Duke had not even closed out its dominant Elite 8 victory over Arkansas before the thought started creeping from our collective college basketball fan subconscious to the tips of our tongues.

Duke and North Carolina were just a smashed Cinderella slipper from meeting in the Final Four. UNC smashed it Sunday, dominating Saint Peter’s.

After 102 years of basketball games between the schools, separated by just 8 miles but joined forever at the hip in discussions about the sport’s history, the long-talked about and dreamed-of scenario will occur: Duke vs. UNC, in the Final Four.

There were plenty of close calls: 15 previous times, in fact, both reached the Sweet 16 together. In 1991, they both made in the Final Four.

But this year, which is perhaps the most unlikely of years for the matchup to happen, it is finally happening.

We love sports because of storylines. We love the spontaneity of sports, the surprise and emotion. We know, as fans and journalists and broadcasters and even as casuals, that championship seasons don’t come often and magical moments are rare. But we watch waiting for them anyway. We live for the moments when things don’t play out according to script.

An 8 seed North Carolina team that didn’t have a Quad 1 win until late February meeting a 2 seed Duke team that limped into the NCAA Tournament after a humbling ACC Tournament championship loss to Virginia Tech meeting in the Final Four?

And did we mention it’s happening in Mike Krzyzewski’s final NCAA Tournament, raising the very real possibility that Coach K coaches his final game against, of all teams, UNC?

Of course, the other possibility is that, one last time, Mike Krzyzewski bests the bitter rival in the lighter shade of blue. The stakes in North Carolina-Duke are always higher than your typical basketball game. It’s the greatest rivalry in college basketball for a reason. But now: a Final Four game that could also be the final game of the Krzyzewski era and one that could send North Carolina to the national championship game in its first season under new head coach Hubert Davis?

The whole plot is stranger than fiction, but as sports fans, we live for the scripts that would be too far-fetched to put in a storybook. It’s why we still talk about things like the Miracle on Ice, Dave Roberts stealing second base, Michael Jordan and the “Flu Game,” or that shot hit by Christian Laettner. Every so often, sports delivers what a novelist or screenplay cannot: honest, raw, reality.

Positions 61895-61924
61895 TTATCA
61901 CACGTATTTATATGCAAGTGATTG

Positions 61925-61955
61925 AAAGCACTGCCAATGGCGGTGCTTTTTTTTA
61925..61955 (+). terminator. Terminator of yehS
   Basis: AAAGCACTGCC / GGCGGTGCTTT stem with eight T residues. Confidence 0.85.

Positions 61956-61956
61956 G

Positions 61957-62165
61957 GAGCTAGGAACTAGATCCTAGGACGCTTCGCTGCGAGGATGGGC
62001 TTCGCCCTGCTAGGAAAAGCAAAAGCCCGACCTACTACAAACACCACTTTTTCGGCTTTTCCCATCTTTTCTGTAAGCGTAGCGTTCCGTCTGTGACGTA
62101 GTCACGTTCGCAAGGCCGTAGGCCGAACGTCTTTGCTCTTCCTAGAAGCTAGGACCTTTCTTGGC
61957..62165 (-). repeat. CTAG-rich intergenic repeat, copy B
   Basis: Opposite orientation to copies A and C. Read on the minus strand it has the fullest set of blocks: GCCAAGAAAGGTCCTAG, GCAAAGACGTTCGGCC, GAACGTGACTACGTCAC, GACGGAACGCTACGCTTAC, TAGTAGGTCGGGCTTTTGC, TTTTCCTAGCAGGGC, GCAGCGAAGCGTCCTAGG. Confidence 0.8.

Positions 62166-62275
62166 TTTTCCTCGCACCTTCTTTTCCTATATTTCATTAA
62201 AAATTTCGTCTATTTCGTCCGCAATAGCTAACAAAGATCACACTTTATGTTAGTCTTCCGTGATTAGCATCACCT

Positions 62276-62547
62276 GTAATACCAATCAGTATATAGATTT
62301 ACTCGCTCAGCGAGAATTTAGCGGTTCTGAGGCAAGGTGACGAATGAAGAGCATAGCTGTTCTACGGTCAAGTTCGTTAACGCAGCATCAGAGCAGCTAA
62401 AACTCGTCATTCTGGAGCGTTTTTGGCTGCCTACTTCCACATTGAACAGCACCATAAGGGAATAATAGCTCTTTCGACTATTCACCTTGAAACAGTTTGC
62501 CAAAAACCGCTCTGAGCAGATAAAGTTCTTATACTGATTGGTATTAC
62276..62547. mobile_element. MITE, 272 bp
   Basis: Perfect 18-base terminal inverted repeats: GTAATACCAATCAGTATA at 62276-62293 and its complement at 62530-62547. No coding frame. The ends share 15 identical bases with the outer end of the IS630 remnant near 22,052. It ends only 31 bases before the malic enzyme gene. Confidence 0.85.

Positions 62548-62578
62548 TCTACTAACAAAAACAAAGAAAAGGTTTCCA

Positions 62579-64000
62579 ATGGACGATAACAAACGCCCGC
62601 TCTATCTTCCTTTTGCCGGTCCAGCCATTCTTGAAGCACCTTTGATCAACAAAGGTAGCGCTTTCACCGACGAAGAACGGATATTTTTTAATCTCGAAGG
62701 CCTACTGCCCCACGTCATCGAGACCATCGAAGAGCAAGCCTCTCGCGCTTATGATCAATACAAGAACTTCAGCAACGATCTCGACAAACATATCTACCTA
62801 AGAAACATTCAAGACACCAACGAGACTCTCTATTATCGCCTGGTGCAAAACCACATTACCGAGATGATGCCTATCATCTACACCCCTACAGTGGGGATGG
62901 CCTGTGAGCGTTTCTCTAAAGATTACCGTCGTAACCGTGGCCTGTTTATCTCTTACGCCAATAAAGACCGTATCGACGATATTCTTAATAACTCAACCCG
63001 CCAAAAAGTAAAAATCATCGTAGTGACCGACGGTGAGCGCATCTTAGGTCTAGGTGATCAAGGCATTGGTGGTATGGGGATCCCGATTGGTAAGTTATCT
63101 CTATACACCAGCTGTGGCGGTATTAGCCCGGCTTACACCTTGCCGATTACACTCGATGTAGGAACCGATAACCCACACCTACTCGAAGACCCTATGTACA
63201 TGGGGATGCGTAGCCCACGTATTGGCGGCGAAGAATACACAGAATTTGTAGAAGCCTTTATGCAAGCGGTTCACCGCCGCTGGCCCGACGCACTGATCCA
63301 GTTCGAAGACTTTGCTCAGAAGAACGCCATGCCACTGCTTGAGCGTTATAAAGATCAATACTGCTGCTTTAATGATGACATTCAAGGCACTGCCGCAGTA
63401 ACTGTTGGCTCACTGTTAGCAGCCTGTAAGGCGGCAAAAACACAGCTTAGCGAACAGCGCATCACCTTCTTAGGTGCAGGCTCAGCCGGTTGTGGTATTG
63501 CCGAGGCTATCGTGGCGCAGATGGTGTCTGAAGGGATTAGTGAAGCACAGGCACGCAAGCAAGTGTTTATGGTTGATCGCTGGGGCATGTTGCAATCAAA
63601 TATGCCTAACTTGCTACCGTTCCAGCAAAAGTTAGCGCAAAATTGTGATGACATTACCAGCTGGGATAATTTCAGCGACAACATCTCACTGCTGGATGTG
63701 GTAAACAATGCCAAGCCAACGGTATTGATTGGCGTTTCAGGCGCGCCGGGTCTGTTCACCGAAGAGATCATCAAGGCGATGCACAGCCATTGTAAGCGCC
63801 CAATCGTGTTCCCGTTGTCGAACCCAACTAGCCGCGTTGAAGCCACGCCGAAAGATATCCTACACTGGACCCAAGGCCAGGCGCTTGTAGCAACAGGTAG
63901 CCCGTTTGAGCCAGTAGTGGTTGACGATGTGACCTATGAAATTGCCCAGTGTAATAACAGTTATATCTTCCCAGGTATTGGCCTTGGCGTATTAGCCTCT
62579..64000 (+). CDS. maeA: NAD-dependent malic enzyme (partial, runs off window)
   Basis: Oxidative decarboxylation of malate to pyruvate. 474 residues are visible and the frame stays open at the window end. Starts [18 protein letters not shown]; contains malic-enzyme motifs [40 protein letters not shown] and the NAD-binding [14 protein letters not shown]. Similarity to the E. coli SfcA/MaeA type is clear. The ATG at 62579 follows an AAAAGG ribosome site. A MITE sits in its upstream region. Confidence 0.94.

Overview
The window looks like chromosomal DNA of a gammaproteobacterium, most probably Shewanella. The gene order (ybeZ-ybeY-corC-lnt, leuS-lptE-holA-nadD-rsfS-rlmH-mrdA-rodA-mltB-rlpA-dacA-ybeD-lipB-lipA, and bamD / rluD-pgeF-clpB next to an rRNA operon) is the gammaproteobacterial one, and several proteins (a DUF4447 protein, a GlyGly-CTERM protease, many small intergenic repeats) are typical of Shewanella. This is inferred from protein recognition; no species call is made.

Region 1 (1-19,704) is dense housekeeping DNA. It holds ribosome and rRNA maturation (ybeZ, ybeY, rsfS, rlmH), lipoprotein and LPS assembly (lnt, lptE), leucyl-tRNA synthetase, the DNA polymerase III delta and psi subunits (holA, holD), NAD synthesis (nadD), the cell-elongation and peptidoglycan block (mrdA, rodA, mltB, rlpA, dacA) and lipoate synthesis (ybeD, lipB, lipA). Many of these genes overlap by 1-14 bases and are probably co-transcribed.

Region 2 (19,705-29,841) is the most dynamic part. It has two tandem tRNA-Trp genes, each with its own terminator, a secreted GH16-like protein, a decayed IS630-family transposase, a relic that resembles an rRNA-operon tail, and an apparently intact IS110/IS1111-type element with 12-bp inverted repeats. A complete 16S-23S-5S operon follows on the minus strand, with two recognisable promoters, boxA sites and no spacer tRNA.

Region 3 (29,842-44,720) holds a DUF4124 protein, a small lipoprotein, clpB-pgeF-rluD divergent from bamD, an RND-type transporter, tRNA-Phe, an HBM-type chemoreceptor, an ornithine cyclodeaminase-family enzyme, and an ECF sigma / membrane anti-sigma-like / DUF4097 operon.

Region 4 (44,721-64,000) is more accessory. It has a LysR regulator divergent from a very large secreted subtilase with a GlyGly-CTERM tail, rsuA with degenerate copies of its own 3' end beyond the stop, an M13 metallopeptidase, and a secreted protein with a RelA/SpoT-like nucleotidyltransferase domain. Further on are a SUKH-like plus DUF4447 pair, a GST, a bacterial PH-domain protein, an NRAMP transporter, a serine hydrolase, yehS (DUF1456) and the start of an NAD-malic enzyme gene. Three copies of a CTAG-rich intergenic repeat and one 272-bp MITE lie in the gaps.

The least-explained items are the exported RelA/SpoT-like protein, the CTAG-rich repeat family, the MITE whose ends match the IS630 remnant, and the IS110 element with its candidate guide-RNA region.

Just a month ago, we thought the days of North Carolina vs. Coach K were dead and gone.

The Tar Heels had exacted a measure of final revenge, saying goodbye to Krzyzewski by spoiling his farewell appearance in Duke’s fabled Cameron Indoor Stadium, defeating the Blue Devils 94-81. Duke spent 48 hours, with ESPN in tow, building toward a crescendo of the 42 year Krzyzewski era in Durham, only to see Coach K exit stage left a double-digit loser who struggled to shake his counterpart’s hand as the handful of Tar Heels fans who had paid the price of a few month’s mortgages to be in attendance roared in delight.

One has to wonder what impact Coach K’s cold handshake — or lack thereof — will have on the emotion of next Saturday’s game in New Orleans. This rivalry has had tense, deeply personal moments, from Krzyzewski suggesting the ACC referees had a “double standard” as it related to UNC’s Dean Smith to the “bloody Montross game,” to Gerald Henderson’s elbow to Tyler Hansbrough’s face in 2007. But all of that bad blood was cultivated in the regular season or at the ACC Tournament. It’s hard to fathom it will compare to a rubber match at the Final Four!

Despite the bitter taste left in their mouth in March, Duke, as the fates would have it, has given Krzyzewski one last shot at redemption. One last shot at proving that after 13 Final Fours and 5 national championships, the thing he still relishes most is beating North Carolina.

The Tar Heels, well — they get the greatest opportunity of all — the chance to end the Krzyzewski era themselves on the sport’s grandest stage. North Carolina has won big games. The program has won 6 national championships, after all. But a win over Duke in the Final Four? That would be the 142nd win for North Carolina in the history of the rivalry, and none would be bigger or more satisfying.

The game promises to rival the Magic vs. Bird 1979 NCAA final as the most-watched college basketball game in history.

This is as it should be, given the rivalry’s stature not just in the college basketball universe, but the sporting landscape as a whole. Is there an equivalent to Duke-UNC at the Final Four? There aren’t many. Yankees-Red Sox, Game 7 of the ALCS comes to mind. Auburn-Alabama or Ohio State-Michigan, if by some miracle those games ever happened in a College Football Playoff semifinal, perhaps. We’ve had the occasional Red Sox-Yankees Game 7, and FSU and Florida once played for a national championship just weeks after meeting in the regular season. But there’s little else to provide a point of reference for what will occur in New Orleans next weekend, and we’ve never seen this type of thing happen as a legend prepares to leave the game forever.

It would all be the stuff of fantasy.

If it weren’t actually about to happen at the Final Four.